A renal ultrasound is a safe and painless test that uses sound waves to
make images of the kidneys, ureters, and bladder. The kidneys are a pair
of bean-shaped organs located toward the back of the abdominal cavity,
just above the waist. They remove waste products from the blood and produce
urine. The ureters are thin tubes that carry the urine from the kidneys
to the bladder.
What to Bring
- Your physician order (your physician may have already sent this to us)
- Personal ID
- Insurance Card
How to Prepare
- You do not have to do anything special to prepare for a renal Ultrasound.
- If you have a history of kidney problems, you should inform the technologist.
- If you wear an on-body device (insulin pump, insulin regulators, Neulasta,
other chemo/insulin devices, etc), you must inform your x-ray technologist.
Some of these devices cannot be in the room during the exam.
- No risks are associated with a renal ultrasound. Unlike X-rays, radiation
is not involved with this test.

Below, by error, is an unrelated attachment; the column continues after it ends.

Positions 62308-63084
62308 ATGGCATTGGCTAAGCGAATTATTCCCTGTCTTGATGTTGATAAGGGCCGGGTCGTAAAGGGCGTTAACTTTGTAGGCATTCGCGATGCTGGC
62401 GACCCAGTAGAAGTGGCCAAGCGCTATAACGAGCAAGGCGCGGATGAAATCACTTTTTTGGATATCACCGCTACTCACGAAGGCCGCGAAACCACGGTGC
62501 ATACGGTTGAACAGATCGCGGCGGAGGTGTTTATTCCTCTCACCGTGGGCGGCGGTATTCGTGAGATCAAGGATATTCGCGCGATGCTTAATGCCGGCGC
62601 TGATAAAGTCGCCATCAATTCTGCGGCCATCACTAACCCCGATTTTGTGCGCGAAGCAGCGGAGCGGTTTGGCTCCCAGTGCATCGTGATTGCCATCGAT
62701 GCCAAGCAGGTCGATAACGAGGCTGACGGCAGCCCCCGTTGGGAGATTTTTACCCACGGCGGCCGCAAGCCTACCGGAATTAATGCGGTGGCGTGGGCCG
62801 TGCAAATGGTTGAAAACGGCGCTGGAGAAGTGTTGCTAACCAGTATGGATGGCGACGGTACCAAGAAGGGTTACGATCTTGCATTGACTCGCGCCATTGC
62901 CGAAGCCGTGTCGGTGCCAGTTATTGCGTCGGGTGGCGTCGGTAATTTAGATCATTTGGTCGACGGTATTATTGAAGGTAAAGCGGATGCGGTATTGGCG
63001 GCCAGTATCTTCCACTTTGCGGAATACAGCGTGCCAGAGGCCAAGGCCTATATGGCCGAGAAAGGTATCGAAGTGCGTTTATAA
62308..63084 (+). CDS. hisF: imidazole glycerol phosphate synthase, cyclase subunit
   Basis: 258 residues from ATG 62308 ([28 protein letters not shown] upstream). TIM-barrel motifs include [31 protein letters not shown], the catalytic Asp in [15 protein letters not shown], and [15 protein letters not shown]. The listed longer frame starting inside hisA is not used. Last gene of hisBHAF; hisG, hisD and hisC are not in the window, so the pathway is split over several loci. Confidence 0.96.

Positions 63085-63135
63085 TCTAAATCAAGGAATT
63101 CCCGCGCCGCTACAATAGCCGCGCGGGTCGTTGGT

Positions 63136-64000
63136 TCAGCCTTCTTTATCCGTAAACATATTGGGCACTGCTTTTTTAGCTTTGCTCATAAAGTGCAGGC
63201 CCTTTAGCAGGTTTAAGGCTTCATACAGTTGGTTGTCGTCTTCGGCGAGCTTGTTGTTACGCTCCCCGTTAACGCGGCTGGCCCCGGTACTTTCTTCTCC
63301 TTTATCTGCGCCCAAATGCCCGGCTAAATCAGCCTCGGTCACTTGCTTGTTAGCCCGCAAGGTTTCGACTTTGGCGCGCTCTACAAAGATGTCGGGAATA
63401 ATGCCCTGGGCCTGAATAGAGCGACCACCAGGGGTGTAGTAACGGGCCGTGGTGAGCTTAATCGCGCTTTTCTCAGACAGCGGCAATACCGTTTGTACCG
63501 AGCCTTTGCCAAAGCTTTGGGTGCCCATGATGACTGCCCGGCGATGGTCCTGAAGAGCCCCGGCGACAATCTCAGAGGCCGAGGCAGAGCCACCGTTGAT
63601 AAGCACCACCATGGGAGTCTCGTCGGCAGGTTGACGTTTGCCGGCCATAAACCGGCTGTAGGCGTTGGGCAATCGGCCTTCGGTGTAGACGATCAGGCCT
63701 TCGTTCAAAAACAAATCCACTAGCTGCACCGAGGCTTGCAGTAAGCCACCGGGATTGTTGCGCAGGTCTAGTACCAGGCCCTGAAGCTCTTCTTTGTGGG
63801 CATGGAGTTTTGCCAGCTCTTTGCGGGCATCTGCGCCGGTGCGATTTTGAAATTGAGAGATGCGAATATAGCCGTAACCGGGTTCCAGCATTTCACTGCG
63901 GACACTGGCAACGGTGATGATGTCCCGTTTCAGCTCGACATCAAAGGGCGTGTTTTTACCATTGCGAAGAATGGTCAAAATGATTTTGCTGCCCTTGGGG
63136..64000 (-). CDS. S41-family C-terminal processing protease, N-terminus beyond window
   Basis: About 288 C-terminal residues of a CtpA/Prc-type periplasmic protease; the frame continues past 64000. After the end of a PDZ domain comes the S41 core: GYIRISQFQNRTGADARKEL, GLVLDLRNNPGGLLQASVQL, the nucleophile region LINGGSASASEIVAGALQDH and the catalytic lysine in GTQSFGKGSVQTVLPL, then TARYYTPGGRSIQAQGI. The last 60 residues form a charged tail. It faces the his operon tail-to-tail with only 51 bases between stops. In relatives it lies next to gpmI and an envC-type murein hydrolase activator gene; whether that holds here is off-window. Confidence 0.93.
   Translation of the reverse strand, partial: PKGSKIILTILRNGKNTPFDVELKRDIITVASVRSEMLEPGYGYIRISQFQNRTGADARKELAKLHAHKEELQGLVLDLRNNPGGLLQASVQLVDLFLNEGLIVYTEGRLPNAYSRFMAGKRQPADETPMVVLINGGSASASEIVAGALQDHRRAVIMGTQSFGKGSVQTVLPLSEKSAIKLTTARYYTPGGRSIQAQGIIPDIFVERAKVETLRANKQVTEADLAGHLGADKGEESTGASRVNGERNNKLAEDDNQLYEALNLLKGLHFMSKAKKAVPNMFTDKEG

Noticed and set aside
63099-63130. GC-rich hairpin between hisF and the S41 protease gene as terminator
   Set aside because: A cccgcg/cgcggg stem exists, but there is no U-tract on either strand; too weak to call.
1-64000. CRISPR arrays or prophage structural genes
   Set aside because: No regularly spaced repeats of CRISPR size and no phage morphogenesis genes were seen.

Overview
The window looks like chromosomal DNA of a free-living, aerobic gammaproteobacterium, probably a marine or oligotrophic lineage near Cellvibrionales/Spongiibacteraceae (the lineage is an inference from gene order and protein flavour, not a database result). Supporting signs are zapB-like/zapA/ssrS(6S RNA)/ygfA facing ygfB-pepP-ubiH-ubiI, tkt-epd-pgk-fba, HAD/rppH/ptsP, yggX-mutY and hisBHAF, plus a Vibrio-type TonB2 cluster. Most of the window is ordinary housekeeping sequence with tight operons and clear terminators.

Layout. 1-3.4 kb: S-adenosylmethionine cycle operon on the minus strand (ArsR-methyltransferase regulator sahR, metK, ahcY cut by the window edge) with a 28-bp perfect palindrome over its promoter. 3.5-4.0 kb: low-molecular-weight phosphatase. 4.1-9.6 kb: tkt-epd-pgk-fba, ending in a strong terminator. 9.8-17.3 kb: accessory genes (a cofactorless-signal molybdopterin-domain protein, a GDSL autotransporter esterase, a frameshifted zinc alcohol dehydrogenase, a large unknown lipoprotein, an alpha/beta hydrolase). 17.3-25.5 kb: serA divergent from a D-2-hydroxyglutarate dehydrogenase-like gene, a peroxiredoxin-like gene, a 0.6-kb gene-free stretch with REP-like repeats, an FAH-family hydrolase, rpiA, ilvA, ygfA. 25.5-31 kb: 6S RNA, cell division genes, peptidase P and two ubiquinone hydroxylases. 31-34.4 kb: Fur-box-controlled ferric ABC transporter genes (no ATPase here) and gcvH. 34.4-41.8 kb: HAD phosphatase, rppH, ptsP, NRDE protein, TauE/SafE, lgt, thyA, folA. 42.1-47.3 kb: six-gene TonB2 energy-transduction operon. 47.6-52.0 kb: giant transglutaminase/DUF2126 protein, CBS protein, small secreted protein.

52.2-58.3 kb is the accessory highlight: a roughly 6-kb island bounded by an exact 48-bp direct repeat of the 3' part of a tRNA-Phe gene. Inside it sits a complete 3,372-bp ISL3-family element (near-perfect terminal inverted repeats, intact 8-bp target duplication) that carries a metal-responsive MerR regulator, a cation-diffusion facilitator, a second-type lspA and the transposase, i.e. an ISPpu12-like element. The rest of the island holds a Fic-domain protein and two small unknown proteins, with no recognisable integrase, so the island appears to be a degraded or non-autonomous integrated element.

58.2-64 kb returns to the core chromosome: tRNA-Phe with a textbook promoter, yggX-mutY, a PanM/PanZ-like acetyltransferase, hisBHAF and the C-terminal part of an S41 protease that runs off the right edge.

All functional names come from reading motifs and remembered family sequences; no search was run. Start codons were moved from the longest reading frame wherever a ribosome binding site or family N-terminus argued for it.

What to Expect
- You may be asked to remove clothes and to wear a gown during your exam.
- The room is usually dark so the images can be seen clearly on the computer screen.
- During the exam you will be asked to lie on a table.
- An Ultrasound Technologist will spread a clear, warm gel on your abdomen
over the kidney area. This gel is required to help with the transmission
of sound waves through a small wand (transducer). The transducer emits
high-frequency sound waves and a computer measures how the sound waves
bounce back from inside the body. The computer changes those sound waves
into images to be analyzed.
- You may be asked to lie still in different positions and hold your breath
briefly to obtain images.
- Please allow 45 minutes from registration to completion of test.
Getting the Results
- A radiologist (a doctor who is specially trained in reading and interpreting
diagnostic and ultrasound images) will interpret the ultrasound results
and send the information to your provider.